driving the day
1. TikTok is Tikked Off
The Trump administration is set toMake Microsoft Cool Again.
On August 2, the US seemed to dial back threats to ban Chinese video platform TikTok, reportedly granting the app’s parent company ByteDance 45 days to negotiate a sale to Microsoft.
Some context:ByteDance has had a rough go of its international expansion campaign, facing an investigation for its purchase of social network musical.ly, a national Tiktok ban in India, and intense scrutiny from US regulators due to national data security concerns.
More context: On Friday in the US, the company’s troubles culminated with the Trump Administration announcingit would ban the app from the US market forthwith– before relenting a bit over the weekend.
ByteDance founder Zhang Yiming is not happy about the possibility of a forced sale (cnBeta):
- “We do not agree with this decision because we have always insisted on ensuring user data security, platform neutrality and transparency.”
Get smart:Given Chinese tech companies’ increasing success in global markets, a confrontation over cross-border data transfer was inevitable.
What to watch:Will the US construct a regulatory framework applicable to all international tech platforms? Or are Chinese tech companies set to become a proxy punching bag in deteriorating US-China relations?
What else to watch:This Tiktok videoof Gummy Bears singing Adele.
Banning TikTok is a terrible idea
2. Banks get some breathing room
China’s banks will have another year to comply with the new-(ish) wealth management rules.
- The rules, issued in April 2018, were due to take effect in December.
- But on Friday, the central bank (PBoC) said that banks would have until the end of 2021 to comply.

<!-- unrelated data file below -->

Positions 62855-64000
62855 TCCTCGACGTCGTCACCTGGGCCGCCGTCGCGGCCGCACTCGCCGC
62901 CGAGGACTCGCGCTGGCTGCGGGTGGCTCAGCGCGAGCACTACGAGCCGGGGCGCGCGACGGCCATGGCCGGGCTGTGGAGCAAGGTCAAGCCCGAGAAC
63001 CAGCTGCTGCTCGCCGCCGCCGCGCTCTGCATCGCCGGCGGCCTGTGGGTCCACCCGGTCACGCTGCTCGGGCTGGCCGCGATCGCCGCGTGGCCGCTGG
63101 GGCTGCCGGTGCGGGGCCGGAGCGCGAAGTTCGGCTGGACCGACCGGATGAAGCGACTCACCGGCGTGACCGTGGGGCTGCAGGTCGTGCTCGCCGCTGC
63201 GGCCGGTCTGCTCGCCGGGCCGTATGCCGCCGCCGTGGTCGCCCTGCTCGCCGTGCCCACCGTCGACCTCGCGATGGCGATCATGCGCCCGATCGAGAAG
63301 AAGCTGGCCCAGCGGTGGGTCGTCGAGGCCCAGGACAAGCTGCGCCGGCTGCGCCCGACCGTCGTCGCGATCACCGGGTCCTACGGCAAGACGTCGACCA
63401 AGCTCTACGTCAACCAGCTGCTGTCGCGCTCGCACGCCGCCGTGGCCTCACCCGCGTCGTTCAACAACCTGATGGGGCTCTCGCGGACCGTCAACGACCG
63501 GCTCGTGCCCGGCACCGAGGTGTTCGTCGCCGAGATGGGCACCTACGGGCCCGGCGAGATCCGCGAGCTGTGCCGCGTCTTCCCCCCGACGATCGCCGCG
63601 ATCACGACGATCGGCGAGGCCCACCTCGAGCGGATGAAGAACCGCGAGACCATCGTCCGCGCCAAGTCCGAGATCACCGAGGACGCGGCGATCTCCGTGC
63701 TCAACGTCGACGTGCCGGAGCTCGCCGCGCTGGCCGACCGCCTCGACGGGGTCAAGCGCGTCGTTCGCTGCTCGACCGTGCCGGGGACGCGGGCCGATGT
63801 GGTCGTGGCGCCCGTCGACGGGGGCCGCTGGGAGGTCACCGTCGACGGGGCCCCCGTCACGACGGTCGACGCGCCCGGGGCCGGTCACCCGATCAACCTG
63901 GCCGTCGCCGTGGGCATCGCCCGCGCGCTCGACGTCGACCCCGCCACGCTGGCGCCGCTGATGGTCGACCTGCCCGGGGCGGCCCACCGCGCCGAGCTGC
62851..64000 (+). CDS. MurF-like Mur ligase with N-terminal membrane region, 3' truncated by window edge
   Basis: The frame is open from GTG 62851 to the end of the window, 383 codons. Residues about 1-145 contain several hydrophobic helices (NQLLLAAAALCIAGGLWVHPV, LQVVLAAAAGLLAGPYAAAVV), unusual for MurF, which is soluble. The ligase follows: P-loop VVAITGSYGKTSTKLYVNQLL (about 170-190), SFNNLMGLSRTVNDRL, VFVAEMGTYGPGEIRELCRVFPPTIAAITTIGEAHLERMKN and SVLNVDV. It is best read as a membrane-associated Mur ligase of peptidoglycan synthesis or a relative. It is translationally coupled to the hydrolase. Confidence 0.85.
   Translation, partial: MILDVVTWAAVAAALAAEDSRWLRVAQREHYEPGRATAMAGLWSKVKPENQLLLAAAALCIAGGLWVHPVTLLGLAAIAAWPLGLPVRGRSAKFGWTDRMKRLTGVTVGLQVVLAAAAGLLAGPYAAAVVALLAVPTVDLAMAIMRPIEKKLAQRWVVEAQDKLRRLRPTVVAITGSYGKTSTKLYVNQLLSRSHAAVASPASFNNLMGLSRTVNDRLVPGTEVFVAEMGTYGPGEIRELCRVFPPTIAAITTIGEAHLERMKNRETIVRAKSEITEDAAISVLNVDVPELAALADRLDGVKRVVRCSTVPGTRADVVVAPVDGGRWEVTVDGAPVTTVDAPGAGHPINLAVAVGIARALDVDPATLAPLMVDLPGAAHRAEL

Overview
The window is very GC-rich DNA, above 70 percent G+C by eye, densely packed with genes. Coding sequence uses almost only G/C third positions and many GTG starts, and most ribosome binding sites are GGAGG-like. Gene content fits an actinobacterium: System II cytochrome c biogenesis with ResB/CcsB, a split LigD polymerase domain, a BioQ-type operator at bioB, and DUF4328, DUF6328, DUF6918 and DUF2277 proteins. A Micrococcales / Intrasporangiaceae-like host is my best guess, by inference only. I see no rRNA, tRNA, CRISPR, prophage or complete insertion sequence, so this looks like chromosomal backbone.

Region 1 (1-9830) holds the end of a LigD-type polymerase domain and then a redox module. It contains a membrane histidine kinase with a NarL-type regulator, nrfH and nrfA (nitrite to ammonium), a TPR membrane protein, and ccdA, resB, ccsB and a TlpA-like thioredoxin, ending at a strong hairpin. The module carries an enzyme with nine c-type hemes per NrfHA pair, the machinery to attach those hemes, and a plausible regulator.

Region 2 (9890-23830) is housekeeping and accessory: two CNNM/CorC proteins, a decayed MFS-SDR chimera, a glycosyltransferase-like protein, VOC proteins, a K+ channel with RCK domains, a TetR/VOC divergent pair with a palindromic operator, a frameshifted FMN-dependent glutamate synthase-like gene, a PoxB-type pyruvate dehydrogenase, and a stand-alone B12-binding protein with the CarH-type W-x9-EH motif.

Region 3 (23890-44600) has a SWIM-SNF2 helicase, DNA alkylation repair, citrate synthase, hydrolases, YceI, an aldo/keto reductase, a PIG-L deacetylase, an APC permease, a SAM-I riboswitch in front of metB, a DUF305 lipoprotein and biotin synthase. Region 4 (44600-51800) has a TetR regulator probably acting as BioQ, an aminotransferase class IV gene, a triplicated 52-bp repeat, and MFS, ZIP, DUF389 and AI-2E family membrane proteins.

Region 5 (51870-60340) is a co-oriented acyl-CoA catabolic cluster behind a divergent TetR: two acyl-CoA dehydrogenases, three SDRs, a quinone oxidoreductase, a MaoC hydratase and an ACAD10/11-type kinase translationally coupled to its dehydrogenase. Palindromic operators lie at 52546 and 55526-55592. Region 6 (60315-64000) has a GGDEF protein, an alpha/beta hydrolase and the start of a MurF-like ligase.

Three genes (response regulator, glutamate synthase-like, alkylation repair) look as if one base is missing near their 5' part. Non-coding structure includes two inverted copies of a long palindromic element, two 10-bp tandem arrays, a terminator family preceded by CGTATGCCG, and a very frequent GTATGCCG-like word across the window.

Some context: The new rules are designed to rein in shadow banking by forcing banks to curb their off-balance sheet activities.
More context: Regulators have been hinting since the beginning of the year that the deadline would be extended, seemingly recognizing that many lenders just wouldn’t be able to meet the deadline – especially small and medium-sized lenders.
In a statement issued on Friday, the PBoC said that given the COVID-19 pandemic, it was necessary to cut everyone some slack and extend the deadline.
According to Caixin, banks had been betting on a reprieve:
- “Amid talk of a possible extension, banks have made little progress in overhauling their [wealth management products].”
Get smart:The regulators have bowed to the inevitable.
Get smarter:Banks have been sweating bullets over these rules for years, so this extension is welcome. But an extra year isn’t that much breathing space in this environment.
3. Politburo studies military modernization
You know what time it is? It’s Politburo study session time.
The topic: Military modernization.
At a session last Thursday, Xi Jinping told the pen-and-notebook-ready group that he sees threats to the Party and the country in the changing global order (Xinhua):
- “Noting that the world today is undergoing profound and fast-evolving changes unseen in a century, and that the COVID-19 pandemic is exerting a far-reaching influence on the international landscape, Xi said China’s security situation faces growing uncertainties and destabilizing factors.”
Xi’s solution: A great leap forward in military development.
To get things going, he called for a well formulated military development plan for the 2021-2025 time frame.
- “Xi underscored implementing the military strategic guideline for the new era, formulating the 14th five-year (2021-2025) plan for building the military, drawing a scientific road map, and cultivating a new type of high-caliber and professional military talent.”
Get smart: Making the PLA a world-class military has been one of Xi’s top priorities since coming to power in late 2012.